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Thread: glDrawElements - Tetrahedron

  1. #1
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    glDrawElements - Tetrahedron

    Hello!
    We have functionality to draw points (1 vertex), lines (2 vertices), triangles (3 vertices).
    Why don't we have a possibility to draw tetrahedron (4 vertices)?

    4 vertices can be projected to screen as usual. And then in the zone inside of them (in screen space) the device can check if _the existing values in depth buffer_ are located inside tetrahedron (in 3D). If they are inside -> the fragment shader will run. With interpolated values from tetrahedron vertices (volume interpolation).

    This will add possibility to approximate 3D functions with vertices (not in regular grid). Now we have 3D textures for that.

    For example, we can create volumetric light sources and dimming sources, which interact with existing geometry via depth buffer. We can take a mesh and create extruded faces using normals, this crust can be filled with tetrahedrons (base mesh and extruded mesh). Then some values can be interpolated based on distance from the surface of the mesh (light intensity for example).

  2. #2
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    Re: glDrawElements - Tetrahedron

    It sounds like you are asking for a special case to be implemented in hardware : if the depth value from the depth buffer is inside the tetrahedron, then run the fragment shader. If it is not inside, then don't run the fragment shader.

    Therefore, the GPU needs to evaluate 2 points on the tetrahedron and then compare if the value from the depth buffer is inside.

    Also, why is this suggestion limited to a terahedron? Light volumes aren't always tetrahedrons : I have used cylinders.

    Your suggestion doesn't fit with the rest of the graphics pipeline and it is limited to a tetrahedron.
    ------------------------------
    Sig: http://glhlib.sourceforge.net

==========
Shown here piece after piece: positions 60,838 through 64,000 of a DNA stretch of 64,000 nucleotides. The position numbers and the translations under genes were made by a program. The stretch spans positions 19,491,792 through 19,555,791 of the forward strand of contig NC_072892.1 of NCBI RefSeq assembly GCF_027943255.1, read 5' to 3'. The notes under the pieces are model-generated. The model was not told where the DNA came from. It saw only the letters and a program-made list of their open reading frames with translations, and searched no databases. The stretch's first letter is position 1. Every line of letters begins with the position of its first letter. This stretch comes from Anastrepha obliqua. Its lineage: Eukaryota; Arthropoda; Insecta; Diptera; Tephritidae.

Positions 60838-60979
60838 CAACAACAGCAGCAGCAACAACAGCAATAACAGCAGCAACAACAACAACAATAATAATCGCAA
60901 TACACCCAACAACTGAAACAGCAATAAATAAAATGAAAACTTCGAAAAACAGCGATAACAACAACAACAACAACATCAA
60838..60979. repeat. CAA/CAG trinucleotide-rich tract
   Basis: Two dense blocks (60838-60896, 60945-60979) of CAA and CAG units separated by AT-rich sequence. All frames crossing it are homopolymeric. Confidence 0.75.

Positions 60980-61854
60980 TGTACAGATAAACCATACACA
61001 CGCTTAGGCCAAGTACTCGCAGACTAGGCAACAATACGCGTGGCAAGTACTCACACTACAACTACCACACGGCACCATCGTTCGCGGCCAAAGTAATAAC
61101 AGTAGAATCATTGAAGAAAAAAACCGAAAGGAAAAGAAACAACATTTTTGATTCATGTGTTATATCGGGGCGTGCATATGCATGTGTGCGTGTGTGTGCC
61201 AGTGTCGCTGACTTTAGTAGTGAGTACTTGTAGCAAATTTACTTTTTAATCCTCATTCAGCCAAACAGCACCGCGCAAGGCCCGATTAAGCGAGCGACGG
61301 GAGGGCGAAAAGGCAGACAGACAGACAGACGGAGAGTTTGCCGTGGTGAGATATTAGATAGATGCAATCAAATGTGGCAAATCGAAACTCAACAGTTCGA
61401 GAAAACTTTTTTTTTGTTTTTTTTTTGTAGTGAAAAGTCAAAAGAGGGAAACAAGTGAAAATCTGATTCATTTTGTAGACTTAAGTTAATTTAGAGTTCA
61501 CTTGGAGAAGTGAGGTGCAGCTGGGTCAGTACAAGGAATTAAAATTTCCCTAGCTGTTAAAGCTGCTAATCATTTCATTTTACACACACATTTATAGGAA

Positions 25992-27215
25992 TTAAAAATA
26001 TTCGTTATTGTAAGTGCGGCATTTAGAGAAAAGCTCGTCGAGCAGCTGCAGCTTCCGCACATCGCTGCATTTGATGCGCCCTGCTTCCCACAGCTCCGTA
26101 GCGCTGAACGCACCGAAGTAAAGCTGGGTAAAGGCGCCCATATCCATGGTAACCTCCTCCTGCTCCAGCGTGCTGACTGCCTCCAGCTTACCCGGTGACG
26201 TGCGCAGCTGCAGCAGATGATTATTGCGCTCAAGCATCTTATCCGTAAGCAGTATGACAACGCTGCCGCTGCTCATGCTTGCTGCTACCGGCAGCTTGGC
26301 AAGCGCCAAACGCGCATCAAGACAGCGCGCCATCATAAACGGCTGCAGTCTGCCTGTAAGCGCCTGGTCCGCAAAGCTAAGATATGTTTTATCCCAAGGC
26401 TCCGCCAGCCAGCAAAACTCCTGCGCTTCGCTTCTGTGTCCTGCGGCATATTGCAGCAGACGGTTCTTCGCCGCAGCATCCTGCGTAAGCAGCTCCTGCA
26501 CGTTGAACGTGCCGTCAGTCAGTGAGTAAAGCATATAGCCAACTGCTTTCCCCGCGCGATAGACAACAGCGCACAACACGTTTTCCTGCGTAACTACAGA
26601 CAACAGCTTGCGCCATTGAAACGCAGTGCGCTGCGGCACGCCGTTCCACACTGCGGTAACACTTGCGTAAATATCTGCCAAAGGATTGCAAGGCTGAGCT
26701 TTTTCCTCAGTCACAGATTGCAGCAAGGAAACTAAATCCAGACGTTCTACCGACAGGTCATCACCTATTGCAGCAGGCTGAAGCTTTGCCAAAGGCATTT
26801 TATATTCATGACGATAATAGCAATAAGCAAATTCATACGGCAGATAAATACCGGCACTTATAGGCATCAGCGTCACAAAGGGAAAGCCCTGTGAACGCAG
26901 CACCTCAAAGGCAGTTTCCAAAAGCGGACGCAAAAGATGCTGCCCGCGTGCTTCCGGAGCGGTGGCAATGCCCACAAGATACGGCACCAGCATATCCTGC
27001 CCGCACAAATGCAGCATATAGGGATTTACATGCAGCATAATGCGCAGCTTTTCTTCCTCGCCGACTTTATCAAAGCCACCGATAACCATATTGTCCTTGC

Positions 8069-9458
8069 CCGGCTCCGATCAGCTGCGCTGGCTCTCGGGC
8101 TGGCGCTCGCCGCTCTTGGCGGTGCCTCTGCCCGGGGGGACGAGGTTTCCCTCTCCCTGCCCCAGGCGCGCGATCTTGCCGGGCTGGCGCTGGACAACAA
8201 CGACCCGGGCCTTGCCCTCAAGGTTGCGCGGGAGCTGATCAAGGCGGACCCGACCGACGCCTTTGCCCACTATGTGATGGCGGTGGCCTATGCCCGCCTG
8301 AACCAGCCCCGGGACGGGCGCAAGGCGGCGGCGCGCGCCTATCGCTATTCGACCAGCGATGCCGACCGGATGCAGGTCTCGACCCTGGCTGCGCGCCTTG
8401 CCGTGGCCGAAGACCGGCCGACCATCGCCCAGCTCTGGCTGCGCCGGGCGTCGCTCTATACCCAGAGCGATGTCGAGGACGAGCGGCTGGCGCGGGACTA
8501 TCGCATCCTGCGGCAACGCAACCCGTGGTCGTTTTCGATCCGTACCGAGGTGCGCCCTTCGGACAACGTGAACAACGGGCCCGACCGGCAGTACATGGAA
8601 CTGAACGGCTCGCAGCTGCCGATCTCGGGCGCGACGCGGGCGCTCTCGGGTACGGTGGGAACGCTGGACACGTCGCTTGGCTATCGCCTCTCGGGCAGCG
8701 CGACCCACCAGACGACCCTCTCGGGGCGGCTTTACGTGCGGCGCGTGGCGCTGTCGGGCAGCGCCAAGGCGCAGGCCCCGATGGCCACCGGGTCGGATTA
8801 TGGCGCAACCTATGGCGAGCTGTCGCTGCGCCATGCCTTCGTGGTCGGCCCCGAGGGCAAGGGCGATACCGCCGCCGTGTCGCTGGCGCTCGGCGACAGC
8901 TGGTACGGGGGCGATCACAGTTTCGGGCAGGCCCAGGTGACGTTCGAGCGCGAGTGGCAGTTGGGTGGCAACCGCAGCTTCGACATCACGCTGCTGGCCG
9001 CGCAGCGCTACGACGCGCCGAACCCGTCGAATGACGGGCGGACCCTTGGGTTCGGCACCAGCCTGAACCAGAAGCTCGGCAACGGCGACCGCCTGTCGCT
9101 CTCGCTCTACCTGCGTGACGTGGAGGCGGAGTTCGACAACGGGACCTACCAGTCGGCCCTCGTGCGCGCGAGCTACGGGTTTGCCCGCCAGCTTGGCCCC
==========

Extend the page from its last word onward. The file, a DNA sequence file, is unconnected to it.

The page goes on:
an open source GLU replacement library. Much more modern than GLU.
    float matrix[16], inverse_matrix[16];
    glhLoadIdentityf2(matrix);
    glhTranslatef2(matrix, 0.0, 0.0, 5.0);
    glhRotateAboutXf2(matrix, angleInRadians);
    glhScalef2(matrix, 1.0, 1.0, -1.0);
    glhQuickInvertMatrixf2(matrix, inverse_matrix);
    glUniformMatrix4fv(uniformLocation1, 1, FALSE, matrix);
    glUniformMatrix4fv(uniformLocation2, 1, FALSE, inverse_matrix);

  3. #3
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    Re: glDrawElements - Tetrahedron

    Yes, the depth test for volumetric object can be INSIDE, not only LESS or GREATER. Or even OUTSIDE, if it is needed.

    You can create any shape with tetrahedrons by putting them together just like the surface is formed with triangles. Tetrahedron is a simplex which supports interpolation with barycentric coordinates just like triangle.
    I'm just moving to the next dimension and not taking shapes like cylinder.

  4. #4
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    Re: glDrawElements - Tetrahedron

    Why don't we have a possibility to draw tetrahedron (4 vertices)?
    We use triangles because they're fast to rasterize. They are fast to rasterize because they're flat objects. They're guaranteed planar, and they require nothing more than 4D homogenous math and well-known rasterization algorithms.

    Rasterizing a tetrahedron requires a lot more work.

  5. #5
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    Re: glDrawElements - Tetrahedron

    I don't think that it requires a lot of work as it is a convex shape. It's just a rasterization of back and front sides at the same time and getting depths.

  6. #6
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    The idea seem fine


    I see another problem about the selection of the back and front sides, since a tetrahedron has 4 faces, not only one as triangles or planar quads

    But this can perhaps to be handled via the use of two temporally depth buffers that can store the back sides on the first depth buffer and the front sides on the second depth buffer ?
    (and at a second pass, we can use the content of the "back sides" and "front sides" depth buffers for to see if the current voxel is inside or outside this volume)

    Note that this can too add anothers volumetric effects such as things like clouds and smoke or a fast emulation of semi-transparents glass windows between the eye and drawed objects for example (but without reflexions and refractions effects of course)